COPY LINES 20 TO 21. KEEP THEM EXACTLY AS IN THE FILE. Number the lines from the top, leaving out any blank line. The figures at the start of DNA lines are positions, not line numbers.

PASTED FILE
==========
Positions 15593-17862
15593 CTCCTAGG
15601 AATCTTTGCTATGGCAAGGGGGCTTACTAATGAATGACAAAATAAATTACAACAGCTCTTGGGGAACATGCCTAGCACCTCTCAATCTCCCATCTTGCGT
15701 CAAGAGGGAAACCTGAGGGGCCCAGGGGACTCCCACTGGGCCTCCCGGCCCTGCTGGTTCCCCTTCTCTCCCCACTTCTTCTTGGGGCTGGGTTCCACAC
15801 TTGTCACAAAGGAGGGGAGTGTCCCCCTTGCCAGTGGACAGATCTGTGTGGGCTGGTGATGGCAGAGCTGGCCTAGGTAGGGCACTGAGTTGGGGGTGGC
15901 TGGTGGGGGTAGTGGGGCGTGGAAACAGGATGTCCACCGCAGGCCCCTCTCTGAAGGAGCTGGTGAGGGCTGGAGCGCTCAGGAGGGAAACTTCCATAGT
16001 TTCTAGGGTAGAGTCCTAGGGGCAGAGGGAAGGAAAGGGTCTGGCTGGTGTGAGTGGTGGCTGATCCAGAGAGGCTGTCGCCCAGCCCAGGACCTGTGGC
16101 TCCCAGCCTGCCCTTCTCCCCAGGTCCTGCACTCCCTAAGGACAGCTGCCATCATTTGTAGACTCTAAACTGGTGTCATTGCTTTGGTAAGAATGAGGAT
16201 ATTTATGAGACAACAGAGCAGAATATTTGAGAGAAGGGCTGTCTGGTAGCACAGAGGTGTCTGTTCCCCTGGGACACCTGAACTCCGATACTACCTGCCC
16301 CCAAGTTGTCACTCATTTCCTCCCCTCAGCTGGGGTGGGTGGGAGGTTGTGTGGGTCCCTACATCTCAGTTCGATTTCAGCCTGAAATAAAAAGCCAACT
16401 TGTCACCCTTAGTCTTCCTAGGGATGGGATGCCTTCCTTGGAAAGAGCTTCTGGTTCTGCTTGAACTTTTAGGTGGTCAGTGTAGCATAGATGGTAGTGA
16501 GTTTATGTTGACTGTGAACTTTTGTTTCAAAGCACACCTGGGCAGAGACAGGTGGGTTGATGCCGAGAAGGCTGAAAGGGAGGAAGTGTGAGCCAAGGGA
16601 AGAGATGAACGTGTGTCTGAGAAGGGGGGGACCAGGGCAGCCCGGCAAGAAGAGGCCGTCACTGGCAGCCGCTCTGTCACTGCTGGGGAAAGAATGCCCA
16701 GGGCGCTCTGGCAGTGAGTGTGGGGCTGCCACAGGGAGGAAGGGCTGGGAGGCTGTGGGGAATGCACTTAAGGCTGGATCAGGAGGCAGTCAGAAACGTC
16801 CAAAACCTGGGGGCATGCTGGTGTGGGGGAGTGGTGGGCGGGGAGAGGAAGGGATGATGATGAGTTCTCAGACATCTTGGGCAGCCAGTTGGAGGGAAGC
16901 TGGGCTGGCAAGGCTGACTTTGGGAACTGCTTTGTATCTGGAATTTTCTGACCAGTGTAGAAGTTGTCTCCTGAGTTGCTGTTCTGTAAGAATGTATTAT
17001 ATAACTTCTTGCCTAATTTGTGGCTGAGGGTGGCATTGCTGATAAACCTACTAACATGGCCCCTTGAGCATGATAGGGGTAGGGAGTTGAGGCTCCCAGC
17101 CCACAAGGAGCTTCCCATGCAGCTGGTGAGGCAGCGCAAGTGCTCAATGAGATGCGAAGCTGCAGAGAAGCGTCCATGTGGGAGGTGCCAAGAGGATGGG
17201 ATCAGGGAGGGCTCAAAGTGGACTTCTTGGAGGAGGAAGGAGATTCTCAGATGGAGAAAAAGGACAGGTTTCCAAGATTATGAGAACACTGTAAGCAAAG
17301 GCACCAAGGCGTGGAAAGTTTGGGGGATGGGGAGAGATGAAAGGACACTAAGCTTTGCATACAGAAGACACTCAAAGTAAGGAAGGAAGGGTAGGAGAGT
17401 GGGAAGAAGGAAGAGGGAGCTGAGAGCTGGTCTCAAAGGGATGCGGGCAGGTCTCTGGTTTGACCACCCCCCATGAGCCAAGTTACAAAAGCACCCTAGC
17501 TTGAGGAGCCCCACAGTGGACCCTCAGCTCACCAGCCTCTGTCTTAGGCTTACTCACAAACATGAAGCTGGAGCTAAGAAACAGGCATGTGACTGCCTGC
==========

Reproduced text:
17301 GCACCAAGGCGTGGAAAGTTTGGGGGATGGGGAGAGATGAAAGGACACTAAGCTTTGCATACAGAAGACACTCAAAGTAAGGAAGGAAGGGTAGGAGAGT
17401 GGGAAGAAGGAAGAGGGAGCTGAGAGCTGGTCTCAAAGGGATGCGGGCAGGTCTCTGGTTTGACCACCCCCCATGAGCCAAGTTACAAAAGCACCCTAGC